25 May 2021

Brain and interval fasting

A way to improve memory and trigger the generation of new brain cells has been identified


Scientists at the Institute of Psychiatry, Psychology and Neuroscience at King's College London have determined that intermittent fasting can improve long-term memory and cause the generation of new neurons in the brain. At the same time, it is more effective than the daily calorie restriction. The researchers' conclusions are based on experiments with a mouse model, but the results of the study may help reduce cognitive impairment in older people. This is reported in the journal Molecular Psychiatry (Dias et al., Intermittent fasting enhances long-term memory consolidation, adult hippocampal neurogenesis, and expression of longevity gene Klotho).

It is known that daily calorie restriction and intermittent fasting contribute to prolonging life and improve cognitive abilities, but it is not known how these two approaches differ in the effects they have on the body. In a new study, scientists tested how intermittent fasting (every other day) affects cognitive abilities and neurogenesis in the hippocampus (responsible for the formation of long-term memory) compared with calorie restriction (up to 10 percent of daily intake).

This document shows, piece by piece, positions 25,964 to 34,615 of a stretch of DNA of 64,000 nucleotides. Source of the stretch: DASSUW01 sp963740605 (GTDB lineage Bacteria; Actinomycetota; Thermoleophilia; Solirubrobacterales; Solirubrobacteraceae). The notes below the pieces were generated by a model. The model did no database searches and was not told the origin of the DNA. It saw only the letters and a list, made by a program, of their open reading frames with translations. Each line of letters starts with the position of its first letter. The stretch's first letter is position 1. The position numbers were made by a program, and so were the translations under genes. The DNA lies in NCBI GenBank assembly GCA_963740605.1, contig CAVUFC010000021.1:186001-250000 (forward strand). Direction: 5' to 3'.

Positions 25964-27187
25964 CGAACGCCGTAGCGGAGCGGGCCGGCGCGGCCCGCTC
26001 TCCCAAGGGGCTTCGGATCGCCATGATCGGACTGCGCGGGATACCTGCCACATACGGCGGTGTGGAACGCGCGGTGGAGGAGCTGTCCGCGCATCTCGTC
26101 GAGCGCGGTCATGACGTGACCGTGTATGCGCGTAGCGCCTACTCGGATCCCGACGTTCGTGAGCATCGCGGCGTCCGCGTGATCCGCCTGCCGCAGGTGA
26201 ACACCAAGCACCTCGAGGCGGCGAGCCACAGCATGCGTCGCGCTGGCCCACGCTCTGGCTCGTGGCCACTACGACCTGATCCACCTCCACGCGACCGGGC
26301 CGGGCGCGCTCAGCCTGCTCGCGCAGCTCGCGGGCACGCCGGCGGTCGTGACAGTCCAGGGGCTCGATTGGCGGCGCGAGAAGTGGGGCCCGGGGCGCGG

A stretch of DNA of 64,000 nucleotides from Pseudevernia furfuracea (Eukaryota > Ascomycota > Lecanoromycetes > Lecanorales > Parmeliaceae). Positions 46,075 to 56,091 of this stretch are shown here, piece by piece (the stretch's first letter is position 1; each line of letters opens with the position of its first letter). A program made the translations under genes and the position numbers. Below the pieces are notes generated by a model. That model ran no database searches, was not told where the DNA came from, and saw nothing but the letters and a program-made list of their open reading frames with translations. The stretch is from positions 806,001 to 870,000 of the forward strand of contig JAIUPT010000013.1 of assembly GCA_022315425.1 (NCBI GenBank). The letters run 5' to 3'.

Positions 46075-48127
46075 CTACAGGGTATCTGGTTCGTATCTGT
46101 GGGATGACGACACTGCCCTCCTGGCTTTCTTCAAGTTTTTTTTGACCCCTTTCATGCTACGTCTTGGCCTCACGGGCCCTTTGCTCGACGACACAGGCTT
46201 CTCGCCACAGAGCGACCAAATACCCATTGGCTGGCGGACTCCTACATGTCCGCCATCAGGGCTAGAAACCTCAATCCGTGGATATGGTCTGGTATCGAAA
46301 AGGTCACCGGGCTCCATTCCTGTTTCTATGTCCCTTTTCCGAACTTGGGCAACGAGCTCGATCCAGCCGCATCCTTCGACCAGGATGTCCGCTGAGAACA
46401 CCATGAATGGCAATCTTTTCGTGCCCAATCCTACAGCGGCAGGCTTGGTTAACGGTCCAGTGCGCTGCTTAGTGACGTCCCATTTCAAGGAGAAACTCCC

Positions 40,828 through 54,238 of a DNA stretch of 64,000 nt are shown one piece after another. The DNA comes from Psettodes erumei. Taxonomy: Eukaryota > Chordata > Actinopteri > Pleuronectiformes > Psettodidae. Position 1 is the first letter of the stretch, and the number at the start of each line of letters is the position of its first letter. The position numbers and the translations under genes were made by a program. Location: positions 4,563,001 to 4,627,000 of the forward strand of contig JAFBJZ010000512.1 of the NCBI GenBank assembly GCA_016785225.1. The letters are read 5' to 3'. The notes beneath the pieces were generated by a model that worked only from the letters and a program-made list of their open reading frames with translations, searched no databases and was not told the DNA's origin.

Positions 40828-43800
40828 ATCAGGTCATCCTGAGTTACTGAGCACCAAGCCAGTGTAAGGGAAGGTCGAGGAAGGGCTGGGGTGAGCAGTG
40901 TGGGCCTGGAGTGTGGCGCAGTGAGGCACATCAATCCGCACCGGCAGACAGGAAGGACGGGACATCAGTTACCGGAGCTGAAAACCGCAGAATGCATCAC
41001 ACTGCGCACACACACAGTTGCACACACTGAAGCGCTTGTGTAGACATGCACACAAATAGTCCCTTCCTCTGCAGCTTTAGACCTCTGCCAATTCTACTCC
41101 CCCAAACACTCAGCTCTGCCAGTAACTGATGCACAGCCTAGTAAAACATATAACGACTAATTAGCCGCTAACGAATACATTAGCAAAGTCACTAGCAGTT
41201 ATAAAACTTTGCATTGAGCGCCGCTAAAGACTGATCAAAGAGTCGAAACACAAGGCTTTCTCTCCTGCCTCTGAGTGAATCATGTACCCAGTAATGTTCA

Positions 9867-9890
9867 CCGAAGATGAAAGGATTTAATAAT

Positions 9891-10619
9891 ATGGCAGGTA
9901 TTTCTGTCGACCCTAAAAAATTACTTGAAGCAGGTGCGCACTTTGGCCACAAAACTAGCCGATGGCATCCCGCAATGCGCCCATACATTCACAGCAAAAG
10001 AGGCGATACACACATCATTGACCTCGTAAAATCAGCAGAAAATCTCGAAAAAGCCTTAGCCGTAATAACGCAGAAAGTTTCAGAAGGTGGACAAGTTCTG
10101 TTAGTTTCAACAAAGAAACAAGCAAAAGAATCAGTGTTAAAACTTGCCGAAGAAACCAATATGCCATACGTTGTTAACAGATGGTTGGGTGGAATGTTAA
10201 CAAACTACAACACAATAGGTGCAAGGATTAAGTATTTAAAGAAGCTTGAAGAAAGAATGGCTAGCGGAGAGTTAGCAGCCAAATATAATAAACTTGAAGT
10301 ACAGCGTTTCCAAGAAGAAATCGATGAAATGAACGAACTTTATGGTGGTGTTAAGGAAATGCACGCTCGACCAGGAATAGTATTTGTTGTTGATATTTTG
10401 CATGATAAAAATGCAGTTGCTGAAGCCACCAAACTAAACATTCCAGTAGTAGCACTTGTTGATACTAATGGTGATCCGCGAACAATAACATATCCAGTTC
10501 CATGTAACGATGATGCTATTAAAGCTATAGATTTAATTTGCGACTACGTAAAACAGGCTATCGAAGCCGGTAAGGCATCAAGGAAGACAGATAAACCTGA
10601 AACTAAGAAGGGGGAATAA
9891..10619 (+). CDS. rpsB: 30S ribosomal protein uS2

After three months of intermittent fasting, female mice had improved long-term memory, which was accompanied by an increase in the number of cells in the hippocampus. A central role in this was played by the Klotho (Kl) gene, whose activity is known to be associated with prolongation of life in experimental animals, and its absence accelerates premature aging. The production of Klotho gene proteins decreases with age, which partly explains the decline in cognitive functions in older people.

This is confirmed by the fact that suppression of KI in hippocampal progenitor cells during the experiment leads to a decrease in neurogenesis, while overexpression of KI increases neurogenesis. In general, intermittent fasting is superior to calorie restriction in terms of improving memory.

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